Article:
The District Department of Transportation (DDOT) has suspended the permit allowing San Francisco-based mobility company Skip to deploy electric scooters in D.C., the Washington Post and NBC4 report. The permit suspension, expected to last for at least 30 days, follows a fire at Skip’s District warehouse early Wednesday that the company linked to used batteries.
It also comes after a Skip scooter caught fire in downtown D.C. in late May, leading Skip to temporarily pull its electric scooters from service in the District and San Francisco. DDOT, which gave Skip 24 hours Wednesday afternoon to remove the vehicles, told the Post it had also learned of two other Skip-related fires that occurred last fall. Skip’s D.C. permit allows for as many as 720 scooters, out of the nearly 5,000 total shared scooters and bikes allowed currently. (The latter number could grow in the coming months with additional operators.)
On Twitter, Skip said it was “fully cooperating” with the fire investigation and is working to accelerate how it disposes used batteries. The storage bin where the fire is believed to have originated “contained batteries removed as a result of the proper operation of Skip’s quality control process,” the company wrote. In a statement, a Skip spokesperson said the operator is complying with DDOT’s suspension order and noted that the fire started in a storage area. “This was not an issue with scooters in the field, either deployed or charging,” they added. “We are fully cooperating with authorities to ensure a speedy and responsible return to DC.”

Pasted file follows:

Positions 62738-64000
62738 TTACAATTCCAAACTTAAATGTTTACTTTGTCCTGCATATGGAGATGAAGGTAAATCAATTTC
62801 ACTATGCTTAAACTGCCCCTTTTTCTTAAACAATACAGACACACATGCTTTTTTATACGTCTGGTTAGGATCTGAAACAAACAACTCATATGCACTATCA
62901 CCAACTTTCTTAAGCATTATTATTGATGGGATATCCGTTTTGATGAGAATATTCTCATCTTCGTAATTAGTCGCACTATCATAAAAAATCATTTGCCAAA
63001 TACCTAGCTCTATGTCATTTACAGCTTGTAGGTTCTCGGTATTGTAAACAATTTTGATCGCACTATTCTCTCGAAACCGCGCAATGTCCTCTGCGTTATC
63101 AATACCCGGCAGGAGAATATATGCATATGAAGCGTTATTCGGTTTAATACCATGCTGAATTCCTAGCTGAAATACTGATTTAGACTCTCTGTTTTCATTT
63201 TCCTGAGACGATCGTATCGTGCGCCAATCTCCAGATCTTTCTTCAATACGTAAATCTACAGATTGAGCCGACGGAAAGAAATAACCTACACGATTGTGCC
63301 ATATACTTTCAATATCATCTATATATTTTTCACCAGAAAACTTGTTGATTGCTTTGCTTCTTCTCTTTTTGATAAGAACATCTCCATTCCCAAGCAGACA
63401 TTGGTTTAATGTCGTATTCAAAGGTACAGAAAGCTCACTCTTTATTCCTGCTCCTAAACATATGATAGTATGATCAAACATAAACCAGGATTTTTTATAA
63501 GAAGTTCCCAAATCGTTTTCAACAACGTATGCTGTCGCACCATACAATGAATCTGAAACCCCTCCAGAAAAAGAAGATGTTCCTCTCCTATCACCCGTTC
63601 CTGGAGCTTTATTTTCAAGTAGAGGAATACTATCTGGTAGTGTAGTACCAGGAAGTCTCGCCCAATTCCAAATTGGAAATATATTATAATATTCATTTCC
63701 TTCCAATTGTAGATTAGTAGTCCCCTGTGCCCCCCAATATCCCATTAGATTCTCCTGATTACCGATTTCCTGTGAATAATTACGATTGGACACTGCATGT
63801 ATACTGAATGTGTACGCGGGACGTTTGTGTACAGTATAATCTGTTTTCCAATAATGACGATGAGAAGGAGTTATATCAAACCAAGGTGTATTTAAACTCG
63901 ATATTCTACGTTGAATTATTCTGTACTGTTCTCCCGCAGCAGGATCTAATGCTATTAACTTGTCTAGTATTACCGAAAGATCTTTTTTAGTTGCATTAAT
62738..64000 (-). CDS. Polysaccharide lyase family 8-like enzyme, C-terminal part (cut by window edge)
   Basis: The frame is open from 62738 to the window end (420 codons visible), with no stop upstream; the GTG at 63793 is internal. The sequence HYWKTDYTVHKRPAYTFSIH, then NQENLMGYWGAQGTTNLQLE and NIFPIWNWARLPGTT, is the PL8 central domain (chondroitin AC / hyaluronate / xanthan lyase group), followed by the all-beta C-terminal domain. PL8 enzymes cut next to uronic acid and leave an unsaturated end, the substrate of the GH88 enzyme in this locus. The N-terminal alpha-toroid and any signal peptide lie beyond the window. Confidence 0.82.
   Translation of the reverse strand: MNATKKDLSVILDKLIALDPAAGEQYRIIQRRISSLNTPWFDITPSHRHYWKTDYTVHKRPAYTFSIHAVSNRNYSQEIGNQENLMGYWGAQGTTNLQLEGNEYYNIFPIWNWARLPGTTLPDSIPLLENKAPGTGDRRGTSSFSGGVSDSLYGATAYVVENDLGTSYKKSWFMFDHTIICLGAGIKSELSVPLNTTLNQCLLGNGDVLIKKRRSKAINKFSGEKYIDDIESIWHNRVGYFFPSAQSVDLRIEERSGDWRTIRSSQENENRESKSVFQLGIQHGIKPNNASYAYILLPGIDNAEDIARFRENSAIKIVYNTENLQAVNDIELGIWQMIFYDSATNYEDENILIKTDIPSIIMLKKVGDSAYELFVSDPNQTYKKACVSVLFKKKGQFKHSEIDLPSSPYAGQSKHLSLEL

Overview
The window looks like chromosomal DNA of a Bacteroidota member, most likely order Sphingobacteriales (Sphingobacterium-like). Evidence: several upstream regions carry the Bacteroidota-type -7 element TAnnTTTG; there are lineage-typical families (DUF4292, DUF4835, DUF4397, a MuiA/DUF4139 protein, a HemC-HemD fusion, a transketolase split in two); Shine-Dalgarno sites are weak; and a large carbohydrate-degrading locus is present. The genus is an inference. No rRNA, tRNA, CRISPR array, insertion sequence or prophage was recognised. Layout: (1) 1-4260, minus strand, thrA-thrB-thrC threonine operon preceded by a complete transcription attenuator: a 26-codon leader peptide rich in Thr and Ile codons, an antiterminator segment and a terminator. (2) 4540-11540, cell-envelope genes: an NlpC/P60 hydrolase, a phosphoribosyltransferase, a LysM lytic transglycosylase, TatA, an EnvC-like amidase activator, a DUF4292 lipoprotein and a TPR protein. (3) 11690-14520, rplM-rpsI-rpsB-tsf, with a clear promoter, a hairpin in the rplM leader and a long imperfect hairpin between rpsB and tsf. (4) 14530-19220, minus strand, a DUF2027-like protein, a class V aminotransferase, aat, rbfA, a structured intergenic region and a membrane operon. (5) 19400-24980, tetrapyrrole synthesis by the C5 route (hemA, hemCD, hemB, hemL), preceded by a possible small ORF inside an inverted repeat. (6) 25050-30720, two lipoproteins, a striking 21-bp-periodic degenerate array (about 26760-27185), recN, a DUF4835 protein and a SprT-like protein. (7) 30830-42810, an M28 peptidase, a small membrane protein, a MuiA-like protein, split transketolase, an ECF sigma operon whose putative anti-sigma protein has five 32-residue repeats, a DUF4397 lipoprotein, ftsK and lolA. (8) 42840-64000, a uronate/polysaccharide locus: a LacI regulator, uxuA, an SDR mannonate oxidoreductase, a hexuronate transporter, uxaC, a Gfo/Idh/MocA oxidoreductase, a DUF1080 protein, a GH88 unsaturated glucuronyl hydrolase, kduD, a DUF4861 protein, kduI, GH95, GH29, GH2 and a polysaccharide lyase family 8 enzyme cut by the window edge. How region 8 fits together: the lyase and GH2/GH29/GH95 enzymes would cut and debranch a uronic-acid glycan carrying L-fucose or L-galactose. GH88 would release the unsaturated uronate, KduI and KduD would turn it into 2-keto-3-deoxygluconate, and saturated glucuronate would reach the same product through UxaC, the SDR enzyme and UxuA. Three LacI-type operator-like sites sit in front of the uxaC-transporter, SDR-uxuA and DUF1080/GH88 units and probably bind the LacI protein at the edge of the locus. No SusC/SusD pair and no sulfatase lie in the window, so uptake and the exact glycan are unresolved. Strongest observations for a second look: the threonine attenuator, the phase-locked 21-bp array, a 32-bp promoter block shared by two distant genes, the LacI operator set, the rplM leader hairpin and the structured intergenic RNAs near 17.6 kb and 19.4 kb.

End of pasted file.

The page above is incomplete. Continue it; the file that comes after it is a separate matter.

Early this morning, our DC warehouse experienced a limited fire which investigators believe to be started in a bin of removed batteries. This was not a scooter fire and it was not a charging-related fire.— Skip (@SkipScooters) June 19, 2019
The storage bin contained batteries removed as a result of the proper operation of Skip's quality control process. Our DC warehouse team is working with experts to expedite the disposal of used batteries and is fully cooperating in the investigation.— Skip (@SkipScooters) June 20, 2019
“DDOT’s priority is to maintain the safety of the public space and will continue to monitor the situation over the coming days,” the department told the Post and NBC4 in a statement. The District began allowing dockless vehicles in 2017 and has since expanded the program. Skip is now one of six companies permitted to offer shared electric scooters or bikes in D.C.
This post has been updated with additional comment from Skip.